4) People have agendas? I'm shocked. Again, that's why you cite sources - so that the listener/reader can find out who exactly is making a given claim. Appeal to Unidentified Authority is one of the most insidious fallacies.
5) Corollary to #3, if you don't have the time to provide your sources, you don't have time to make a fucking podcast. That sounds harsh, but if there are two things the Internet has a surplus of, it's assholes and their opinions. If you want to add to the signal rather than the noise, focus on doing something right, even if you can't do as much as a consequence.
And anyone who thinks I'm being unfair or hypocritical is welcome to go through my posts here and count my cited references.
As far as actual supplementation goes (with any arbitrary supplement), there are a few issues at hand.
1) What level I have.
2) What level I need.
3) What level I could benefit from. (Usually finite due to diminishing returns - reduced uptake or endogenous synthesis, increased breakdown, etc.)
4) Assuming that 1) is less than 3), what my options are to increase those levels, and the attendant benefits and drawbacks of each.
Dunning glosses over 1-3 with a sweeping assertion that "Generally speaking, healthy people gain no benefit from supplementation".
-"Healthy" does not imply optimal (consider supplementation of creatine/caffeine, for example).
-"Apparently healthy" does not imply healthy.
-"Healthy now" does not imply healthy in the future.
That said, he's not too far off.
In general, one wants to ensure one's level of any given chemical is at or above 2), and as close to 3) as 4) deems prudent.
Now, with a lot of nutritional elements, to the best of our knowledge, 2) and 3) are basically the same - either you're deficient or you're okay. People who try to sell supplements that fall into this group will take one of two approaches - the "insurance" approach, which is generally honest, or the "special pleading" approach, which is generally dishonest.
Example of the latter: "Sure, average people only 'need' five units of Vitamineral X, but you're not an average chump, are you? No, you're a big strong extreme manly-man, so take a big strong extreme manly-man amount for big strong extreme manly-man results*!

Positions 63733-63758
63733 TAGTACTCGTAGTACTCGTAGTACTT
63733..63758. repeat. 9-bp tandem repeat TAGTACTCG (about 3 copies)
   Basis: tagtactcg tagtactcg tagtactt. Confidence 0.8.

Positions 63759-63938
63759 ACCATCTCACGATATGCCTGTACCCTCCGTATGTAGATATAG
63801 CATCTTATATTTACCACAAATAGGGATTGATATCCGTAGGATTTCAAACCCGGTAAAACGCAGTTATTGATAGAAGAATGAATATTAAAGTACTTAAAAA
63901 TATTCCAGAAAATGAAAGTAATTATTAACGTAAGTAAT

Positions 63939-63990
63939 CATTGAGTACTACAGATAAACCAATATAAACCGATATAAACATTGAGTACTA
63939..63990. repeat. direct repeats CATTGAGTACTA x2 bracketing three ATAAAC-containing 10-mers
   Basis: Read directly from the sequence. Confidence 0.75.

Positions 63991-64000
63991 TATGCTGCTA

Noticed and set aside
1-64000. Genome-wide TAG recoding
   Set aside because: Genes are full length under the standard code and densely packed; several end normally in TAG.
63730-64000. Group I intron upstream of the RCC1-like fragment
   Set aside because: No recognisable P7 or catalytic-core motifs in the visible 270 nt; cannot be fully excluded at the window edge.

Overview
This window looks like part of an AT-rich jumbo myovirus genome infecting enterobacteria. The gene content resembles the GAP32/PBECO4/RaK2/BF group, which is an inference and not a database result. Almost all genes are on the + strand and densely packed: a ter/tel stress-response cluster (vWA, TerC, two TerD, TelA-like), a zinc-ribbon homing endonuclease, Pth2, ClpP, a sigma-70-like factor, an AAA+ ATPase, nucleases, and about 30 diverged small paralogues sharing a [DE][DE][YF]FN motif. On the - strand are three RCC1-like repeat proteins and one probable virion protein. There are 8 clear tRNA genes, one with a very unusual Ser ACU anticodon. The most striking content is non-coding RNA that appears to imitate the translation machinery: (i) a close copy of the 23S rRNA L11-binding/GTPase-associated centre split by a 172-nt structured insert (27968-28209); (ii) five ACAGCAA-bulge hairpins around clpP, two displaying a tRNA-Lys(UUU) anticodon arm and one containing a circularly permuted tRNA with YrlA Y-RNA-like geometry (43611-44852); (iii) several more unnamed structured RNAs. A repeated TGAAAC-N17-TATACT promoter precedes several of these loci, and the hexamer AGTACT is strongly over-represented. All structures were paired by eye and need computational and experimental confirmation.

* results may not actually be big strong extreme manly-man"
(More to come, but I'm going to split it into a separate post, maybe several)
3/16/2009 11:31am, #75
You may also want to check out some of these articles:
It sounds like some of them might be relevant to your head trauma issues.
3/16/2009 12:54pm, #76
Okay, so having established all of that, let's get specific.
In order of increasing specificity, we're talking about:
-omega-3 polyunsaturated fats (n-3)
-long-chain omega-3 polyunsaturated fats (couldn't find a precise definition, but it sounds like this is 20+ carbons)
We are directly concerned with:
EPA (eicosapentaneoic acid 20:5 n-3)
DHA (docosahexaneoic acid 22:6 n-3)
(If you're confused by some of the notation, see this)
Because they may be involved in the metabolic activities we are trying to influence, we are indirectly concerned with:
ALA (alpha-linoleic acid 18:3 n-3)
AA (arachidonic acid 20:4 n-6)
To be unambiguous, we need to consider the following:
ETA (eicosatetranoic acid 20:4 n-3), which is not AA
GLA (gamma-linoleic acid 18:3 n-6), which is not ALA
EDIT: I missed something while making this list. If anyone can guess what it is, they earn an e-high-five.
In a nutshell, here's why the above are relevant.
-EPA and DHA are the substances that have all of the claims made about them, and as such, they're the ones I'm looking at supplementing with.
-Because EPA and DHA are long-chain omega-3 polyunsaturated fatty acids, supplementing with them will, by default, affect the amount of fat/unsaturated fat/polyunsaturated fat/omega-3 polyunsaturated fat in my diet, so that needs to be considered as well.
-The body may be able to produce EPA and DHA from ALA to some degree, which makes ALA relevant.